The company said that its WaveGuide Formla device will need a minimal user training and sample preparation
WaveGuide, a provider of medical diagnostic devices, has launched a new compact portable NMR Device WaveGuide Formla for screening and diagnostics.
The company claimed that its WaveGuide Formla marks the world’s first portable NMR device, and would offer better performance than many costly benchtop NMRs.
WaveGuide has designed its new micro NMR device based on patented technology that enables small, low-cost, inhomogeneous magnets to produce a handheld chemical analyser, by leveraging NMR, amplifying the NMR signal-to-noise by a factor of 10,000.
WaveGuide CEO and president Nelson K Stacks said: “Until now, the size, cost and complexity of commercially available NMR platforms has limited their use to low volume and niche applications with high fixed costs.
“From WaveGuide’s founding in 2015, we have worked diligently to change this paradigm, partnering with Harvard University’s Department of Physics to pioneer a new class of micro NMR analyzer technology.”
WaveGuide Formla delivers quantitative analysis for a wide range of real-world scenarios
The design and technology of the device facilitates its applications in pharmaceutical, petrochemical, food quality, food safety, and consumer product authentication applications.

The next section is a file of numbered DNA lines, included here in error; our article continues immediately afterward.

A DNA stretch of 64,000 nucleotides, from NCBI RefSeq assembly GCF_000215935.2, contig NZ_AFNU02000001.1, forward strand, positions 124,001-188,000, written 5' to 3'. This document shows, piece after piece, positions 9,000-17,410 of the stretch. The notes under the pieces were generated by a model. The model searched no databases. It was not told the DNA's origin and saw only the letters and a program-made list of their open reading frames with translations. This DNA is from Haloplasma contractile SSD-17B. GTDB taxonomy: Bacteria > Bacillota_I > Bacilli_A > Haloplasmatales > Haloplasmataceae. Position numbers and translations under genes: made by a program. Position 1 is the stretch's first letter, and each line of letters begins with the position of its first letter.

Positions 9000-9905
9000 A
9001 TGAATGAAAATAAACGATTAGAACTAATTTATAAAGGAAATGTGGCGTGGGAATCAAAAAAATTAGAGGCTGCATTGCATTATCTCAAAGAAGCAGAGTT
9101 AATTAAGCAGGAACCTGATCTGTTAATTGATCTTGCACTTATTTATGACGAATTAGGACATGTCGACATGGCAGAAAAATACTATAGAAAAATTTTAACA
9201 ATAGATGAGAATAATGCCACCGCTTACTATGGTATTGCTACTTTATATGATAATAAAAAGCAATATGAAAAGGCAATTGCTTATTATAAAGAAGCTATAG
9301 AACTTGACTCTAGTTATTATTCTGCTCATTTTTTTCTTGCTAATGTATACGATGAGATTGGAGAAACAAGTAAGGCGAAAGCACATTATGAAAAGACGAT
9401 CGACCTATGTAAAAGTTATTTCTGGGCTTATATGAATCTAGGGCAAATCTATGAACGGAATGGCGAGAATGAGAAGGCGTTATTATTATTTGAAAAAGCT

The WaveGuide Formla is said to deliver quantitative analysis for a wide range of real-world scenarios, including the authentication of biological therapies and vaccines for specific disease states.
Traditional benchtop NMR solutions, which are large in size and expensive, would require up to 24 hours for the temperature stabilisation of the device and sample, and requires trained operators.
The company said that its WaveGuide Formla device will need a minimal user training and sample preparation, where a quick internal calibration is adequate to make the instrument ready for use.
Stacks added: “The WaveGuide Formla is truly a revolutionary development, opening the door to a range of in-situ applications in healthcare, consumer products, and industrial products that were previously impractical or impossible with the existing NMR technology.”